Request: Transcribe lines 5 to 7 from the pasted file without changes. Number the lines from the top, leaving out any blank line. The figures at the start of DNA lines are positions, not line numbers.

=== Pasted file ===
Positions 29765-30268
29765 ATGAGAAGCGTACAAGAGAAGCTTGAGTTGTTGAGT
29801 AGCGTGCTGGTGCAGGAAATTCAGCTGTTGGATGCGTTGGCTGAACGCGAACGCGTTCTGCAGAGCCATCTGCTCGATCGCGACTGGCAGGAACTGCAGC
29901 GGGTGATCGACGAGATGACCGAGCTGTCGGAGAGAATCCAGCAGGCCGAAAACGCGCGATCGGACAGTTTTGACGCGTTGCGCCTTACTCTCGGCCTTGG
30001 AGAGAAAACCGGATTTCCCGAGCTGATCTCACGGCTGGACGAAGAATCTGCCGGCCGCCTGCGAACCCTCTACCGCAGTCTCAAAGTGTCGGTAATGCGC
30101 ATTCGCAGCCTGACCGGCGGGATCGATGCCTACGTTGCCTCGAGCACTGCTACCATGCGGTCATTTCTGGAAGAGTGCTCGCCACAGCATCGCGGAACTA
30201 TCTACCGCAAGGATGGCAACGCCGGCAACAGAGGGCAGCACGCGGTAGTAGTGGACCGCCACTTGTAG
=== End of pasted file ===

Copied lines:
30001 AGAGAAAACCGGATTTCCCGAGCTGATCTCACGGCTGGACGAAGAATCTGCCGGCCGCCTGCGAACCCTCTACCGCAGTCTCAAAGTGTCGGTAATGCGC
30101 ATTCGCAGCCTGACCGGCGGGATCGATGCCTACGTTGCCTCGAGCACTGCTACCATGCGGTCATTTCTGGAAGAGTGCTCGCCACAGCATCGCGGAACTA
30201 TCTACCGCAAGGATGGCAACGCCGGCAACAGAGGGCAGCACGCGGTAGTAGTGGACCGCCACTTGTAG